Left Limbs | Hexes
Buzzhowl Records (DL/Cassette)
Available now for digital download and/or on black cassette compliments of Buzzhowl Records is ‘Hexes’ – the second release by the Austin, Texas duo ‘Left Limbs.’ Raul Buitrago’s and Jacob Saheb’s forces combine for the live recording from September 1st 2018. The pair performed two supporting shows for the album release in early July of 2019. I don’t often envy those who live in Texas but to witness the two extraordinarily talented multi-instrumentalists in action must have certainly been a treat for attendees. Engineered and mastered by Jason Morales and Kris Lapke respectively, this album translates the event as close as it comes to having been there.
Like shrapnel gliding through a cold deep void is the shrill guitar introduction to ‘Procaine Gate.’ Syncopated tom and loosed spasmic snare rolls temper the avant-jazz electronic noise rock. The addendum of metallic cracks follows in this, the first of two tracks comprising ‘Hexes.’ A hastening of pauses and time-laden rests in the grinding experimental guitar work unfolds. The electronics, violin, percussion and guitars fiddle in an evolving conundrum which intrigues the ear and baffles the imagination for those unfortunately not present at the show. The concentration is keen and sheer. Around minute nine an exploding uproarious heavy of discordant pounding drone repetitions bleeds into a quaking ease and quickly fading outro.
‘Sean Van Grants Me Passage,’ the second track, is substantially underlined by a host chorusing undertone which warbles in basic feedback. The first four minutes emulates the themes previously established – if slightly more slowly and executed. A few plucks on the guitar strings births a sort of passing thin melody like a watery refresher before fuzz, feedback and ritualistic pounding drums flesh out a kind of exorcismic restrained aggression. Around minute eight, the guitar sets into a certain sustained clench as bits of effects skim about. It’s as if a satellite’s frequencies cut in and out of a radio transmitter. Power chord riffing clamors forth a rock structure until the audience is again given the satisfaction of a tag ending – this time a singular note and minimalist drum hits.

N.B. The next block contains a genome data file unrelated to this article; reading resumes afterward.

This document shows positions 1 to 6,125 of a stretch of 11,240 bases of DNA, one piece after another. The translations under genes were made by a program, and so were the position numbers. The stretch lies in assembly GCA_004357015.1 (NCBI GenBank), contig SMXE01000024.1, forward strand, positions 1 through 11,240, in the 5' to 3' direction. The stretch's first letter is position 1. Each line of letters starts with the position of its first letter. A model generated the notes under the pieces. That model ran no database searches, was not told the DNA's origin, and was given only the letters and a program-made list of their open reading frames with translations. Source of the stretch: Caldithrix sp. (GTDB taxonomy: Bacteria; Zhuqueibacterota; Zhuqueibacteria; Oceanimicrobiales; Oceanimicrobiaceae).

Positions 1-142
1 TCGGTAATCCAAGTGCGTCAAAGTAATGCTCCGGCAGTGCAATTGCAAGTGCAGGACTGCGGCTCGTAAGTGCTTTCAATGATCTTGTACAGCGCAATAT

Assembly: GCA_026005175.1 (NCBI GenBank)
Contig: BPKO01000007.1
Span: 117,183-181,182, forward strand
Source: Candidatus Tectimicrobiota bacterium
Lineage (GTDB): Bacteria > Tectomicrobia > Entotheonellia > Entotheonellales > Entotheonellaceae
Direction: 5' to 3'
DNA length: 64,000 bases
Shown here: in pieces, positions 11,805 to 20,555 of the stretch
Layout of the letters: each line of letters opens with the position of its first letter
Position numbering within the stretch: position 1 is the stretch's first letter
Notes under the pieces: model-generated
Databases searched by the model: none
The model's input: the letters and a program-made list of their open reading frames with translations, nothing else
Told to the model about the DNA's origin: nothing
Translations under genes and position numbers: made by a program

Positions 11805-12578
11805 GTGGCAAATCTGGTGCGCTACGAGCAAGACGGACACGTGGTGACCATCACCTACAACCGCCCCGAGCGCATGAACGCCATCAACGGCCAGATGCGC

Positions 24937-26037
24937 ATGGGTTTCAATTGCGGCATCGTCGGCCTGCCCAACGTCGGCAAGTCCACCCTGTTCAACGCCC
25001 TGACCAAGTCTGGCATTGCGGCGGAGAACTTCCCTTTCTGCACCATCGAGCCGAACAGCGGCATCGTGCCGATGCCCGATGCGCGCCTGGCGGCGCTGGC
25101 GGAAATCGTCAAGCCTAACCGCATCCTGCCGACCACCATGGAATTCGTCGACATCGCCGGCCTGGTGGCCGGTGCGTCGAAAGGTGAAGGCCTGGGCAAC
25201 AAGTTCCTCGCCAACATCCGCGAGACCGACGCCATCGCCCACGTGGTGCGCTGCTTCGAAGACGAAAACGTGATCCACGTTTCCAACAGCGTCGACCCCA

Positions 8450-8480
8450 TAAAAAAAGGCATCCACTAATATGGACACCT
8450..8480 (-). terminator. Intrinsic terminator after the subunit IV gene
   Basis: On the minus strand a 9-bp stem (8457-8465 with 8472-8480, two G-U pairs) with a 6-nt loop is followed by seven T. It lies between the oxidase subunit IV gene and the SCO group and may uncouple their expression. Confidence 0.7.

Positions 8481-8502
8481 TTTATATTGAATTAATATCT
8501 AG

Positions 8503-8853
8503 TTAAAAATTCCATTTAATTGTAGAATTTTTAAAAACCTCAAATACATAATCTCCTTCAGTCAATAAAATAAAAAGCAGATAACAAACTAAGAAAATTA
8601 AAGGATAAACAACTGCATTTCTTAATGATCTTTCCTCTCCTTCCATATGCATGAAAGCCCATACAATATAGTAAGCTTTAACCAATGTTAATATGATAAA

Exceedingly well balanced, the just-under-a-half-an-hour album is daftly accessible and palpable. The fusion of improv noise and traditional rock influence pendulums a bit. However, there isn’t a moment when both elements aren’t present. The energy and composition of the live recording is preserved free of overdubs. No dubbing necessary for the two conduct something surprisingly well developed and masterful as well as emphatically edgy.